“We live in an overreacting world”

“For every action, there is an unequal and opposite overreaction”

While the Environmental Water Caucus applauds the emphasis on conservation found in Governor Brown’s 20-point drought proclamation, we fear that the time worn clichés quoted above have relevance here. Buried in those 20 points are a few proverbial “wolves in sheep’s clothing”.

Directive 4 orders State agencies to “expedite” processing of water transfers. The danger in hurried water transfers is the risk of serious environmental damage on the seller’s end, such as replacing the transferred surface water with groundwater from an already badly stressed aquifer. Only careful advance environmental review can prevent that type of unintended consequence.

Directive 5 sounds innocent enough in ordering the State Board to allow consolidation of the places of use of waters of the State Water Project and the Central Valley Project.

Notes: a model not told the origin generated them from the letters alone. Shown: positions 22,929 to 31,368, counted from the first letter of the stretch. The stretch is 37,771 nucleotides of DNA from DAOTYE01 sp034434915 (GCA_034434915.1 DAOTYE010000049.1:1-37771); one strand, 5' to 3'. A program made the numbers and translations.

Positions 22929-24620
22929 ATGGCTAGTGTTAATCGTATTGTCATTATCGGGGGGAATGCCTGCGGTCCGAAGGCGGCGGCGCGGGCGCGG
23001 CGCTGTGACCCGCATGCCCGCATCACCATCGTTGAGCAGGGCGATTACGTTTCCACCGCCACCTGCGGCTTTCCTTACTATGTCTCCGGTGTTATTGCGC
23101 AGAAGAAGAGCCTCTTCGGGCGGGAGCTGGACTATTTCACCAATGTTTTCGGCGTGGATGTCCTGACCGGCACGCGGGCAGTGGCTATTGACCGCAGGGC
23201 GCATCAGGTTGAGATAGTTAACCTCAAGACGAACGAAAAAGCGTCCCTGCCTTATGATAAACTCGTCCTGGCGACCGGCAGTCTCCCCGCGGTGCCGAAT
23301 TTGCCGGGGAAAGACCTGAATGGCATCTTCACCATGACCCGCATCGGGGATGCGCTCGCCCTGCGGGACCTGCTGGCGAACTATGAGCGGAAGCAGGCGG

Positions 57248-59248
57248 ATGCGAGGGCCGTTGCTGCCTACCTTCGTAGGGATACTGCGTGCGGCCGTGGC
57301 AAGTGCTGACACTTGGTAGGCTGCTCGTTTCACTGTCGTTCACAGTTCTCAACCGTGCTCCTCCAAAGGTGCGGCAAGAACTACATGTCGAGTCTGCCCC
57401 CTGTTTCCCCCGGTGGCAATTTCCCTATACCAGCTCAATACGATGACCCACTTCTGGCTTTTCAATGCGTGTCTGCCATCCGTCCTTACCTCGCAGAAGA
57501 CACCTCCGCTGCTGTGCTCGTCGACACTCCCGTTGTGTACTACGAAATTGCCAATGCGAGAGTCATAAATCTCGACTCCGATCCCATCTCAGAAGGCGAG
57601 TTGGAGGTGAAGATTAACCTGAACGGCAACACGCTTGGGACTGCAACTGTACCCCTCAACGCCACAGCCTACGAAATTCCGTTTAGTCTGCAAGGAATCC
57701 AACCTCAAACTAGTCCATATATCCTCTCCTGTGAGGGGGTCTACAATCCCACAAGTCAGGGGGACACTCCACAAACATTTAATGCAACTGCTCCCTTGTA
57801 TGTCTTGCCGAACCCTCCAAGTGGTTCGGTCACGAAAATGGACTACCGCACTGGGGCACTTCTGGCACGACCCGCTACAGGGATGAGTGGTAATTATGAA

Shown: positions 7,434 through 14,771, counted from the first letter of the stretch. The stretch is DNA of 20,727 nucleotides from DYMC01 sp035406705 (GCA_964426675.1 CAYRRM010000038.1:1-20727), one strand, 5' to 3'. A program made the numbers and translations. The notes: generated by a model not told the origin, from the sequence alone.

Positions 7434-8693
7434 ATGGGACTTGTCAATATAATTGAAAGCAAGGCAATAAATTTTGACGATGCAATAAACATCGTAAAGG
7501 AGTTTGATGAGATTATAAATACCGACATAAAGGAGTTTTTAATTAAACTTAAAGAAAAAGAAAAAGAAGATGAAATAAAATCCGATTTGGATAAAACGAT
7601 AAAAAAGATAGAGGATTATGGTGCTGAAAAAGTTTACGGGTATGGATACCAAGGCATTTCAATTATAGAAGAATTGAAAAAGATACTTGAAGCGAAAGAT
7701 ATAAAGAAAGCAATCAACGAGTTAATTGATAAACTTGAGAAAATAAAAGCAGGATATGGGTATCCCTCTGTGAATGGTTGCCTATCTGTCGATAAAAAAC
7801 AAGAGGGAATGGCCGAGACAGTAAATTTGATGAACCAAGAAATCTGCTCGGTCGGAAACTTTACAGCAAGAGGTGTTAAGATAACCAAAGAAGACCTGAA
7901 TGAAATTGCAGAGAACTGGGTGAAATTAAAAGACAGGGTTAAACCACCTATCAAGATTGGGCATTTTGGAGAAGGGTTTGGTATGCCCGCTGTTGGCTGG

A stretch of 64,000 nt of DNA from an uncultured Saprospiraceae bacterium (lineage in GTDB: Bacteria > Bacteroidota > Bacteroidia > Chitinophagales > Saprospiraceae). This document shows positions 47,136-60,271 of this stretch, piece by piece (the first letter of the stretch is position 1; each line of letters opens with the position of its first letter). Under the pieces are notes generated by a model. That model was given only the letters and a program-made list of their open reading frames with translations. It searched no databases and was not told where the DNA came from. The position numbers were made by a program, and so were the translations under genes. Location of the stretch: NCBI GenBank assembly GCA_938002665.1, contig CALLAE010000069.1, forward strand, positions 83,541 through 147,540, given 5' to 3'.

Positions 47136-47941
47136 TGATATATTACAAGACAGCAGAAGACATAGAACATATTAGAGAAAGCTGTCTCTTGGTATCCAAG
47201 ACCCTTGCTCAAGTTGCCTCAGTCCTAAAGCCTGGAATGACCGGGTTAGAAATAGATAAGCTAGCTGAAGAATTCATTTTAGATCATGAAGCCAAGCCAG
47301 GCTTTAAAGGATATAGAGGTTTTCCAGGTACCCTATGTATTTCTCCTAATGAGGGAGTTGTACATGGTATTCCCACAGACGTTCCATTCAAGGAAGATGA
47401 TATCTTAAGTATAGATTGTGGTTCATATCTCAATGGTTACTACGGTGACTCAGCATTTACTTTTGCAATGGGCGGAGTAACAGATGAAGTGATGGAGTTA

SWP is supposed to serve urban Southern California and parts of Kern County. CVP is supposed to serve specified areas, mostly agriculture, in the San Joaquin Valley. In fact, Directive 5 would allow unimagined unintended consequences like allowing CVP water to be sent to Orange County to float the boats in Disneyland’s Pirates of the Caribbean ride.

Directive 8 could broadly expand the State Board’s ability to modify reservoir releases and water diversion limitations, supposedly to enable water to be conserved for later use. But the loose language would also allow modifications for earlier releases and diversions, which typically are sought by politically powerful economic interests such as the Westlands Water District.